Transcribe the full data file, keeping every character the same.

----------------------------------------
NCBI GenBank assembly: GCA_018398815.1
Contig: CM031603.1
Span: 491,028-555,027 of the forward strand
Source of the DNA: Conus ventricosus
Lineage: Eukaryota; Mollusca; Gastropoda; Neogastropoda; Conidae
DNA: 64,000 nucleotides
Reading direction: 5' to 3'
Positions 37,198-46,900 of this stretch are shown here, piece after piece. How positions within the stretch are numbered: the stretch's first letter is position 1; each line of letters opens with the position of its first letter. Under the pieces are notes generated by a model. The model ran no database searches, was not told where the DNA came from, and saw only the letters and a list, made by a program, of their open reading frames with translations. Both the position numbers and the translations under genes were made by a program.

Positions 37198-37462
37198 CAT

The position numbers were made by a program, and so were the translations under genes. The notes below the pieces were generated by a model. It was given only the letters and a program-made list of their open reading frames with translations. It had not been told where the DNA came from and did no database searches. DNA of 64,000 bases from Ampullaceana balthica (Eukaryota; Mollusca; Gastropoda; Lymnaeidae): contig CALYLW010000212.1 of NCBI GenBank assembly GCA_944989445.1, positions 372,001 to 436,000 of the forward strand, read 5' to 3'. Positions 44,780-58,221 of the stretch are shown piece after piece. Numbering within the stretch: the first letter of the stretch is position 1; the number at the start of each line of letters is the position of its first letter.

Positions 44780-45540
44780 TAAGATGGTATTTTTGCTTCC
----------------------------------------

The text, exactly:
NCBI GenBank assembly: GCA_018398815.1
Contig: CM031603.1
Span: 491,028-555,027 of the forward strand
Source of the DNA: Conus ventricosus
Lineage: Eukaryota; Mollusca; Gastropoda; Neogastropoda; Conidae
DNA: 64,000 nucleotides
Reading direction: 5' to 3'
Positions 37,198-46,900 of this stretch are shown here, piece after piece. How positions within the stretch are numbered: the stretch's first letter is position 1; each line of letters opens with the position of its first letter. Under the pieces are notes generated by a model. The model ran no database searches, was not told where the DNA came from, and saw only the letters and a list, made by a program, of their open reading frames with translations. Both the position numbers and the translations under genes were made by a program.

Positions 37198-37462
37198 CAT

The position numbers were made by a program, and so were the translations under genes. The notes below the pieces were generated by a model. It was given only the letters and a program-made list of their open reading frames with translations. It had not been told where the DNA came from and did no database searches. DNA of 64,000 bases from Ampullaceana balthica (Eukaryota; Mollusca; Gastropoda; Lymnaeidae): contig CALYLW010000212.1 of NCBI GenBank assembly GCA_944989445.1, positions 372,001 to 436,000 of the forward strand, read 5' to 3'. Positions 44,780-58,221 of the stretch are shown piece after piece. Numbering within the stretch: the first letter of the stretch is position 1; the number at the start of each line of letters is the position of its first letter.

Positions 44780-45540
44780 TAAGATGGTATTTTTGCTTCC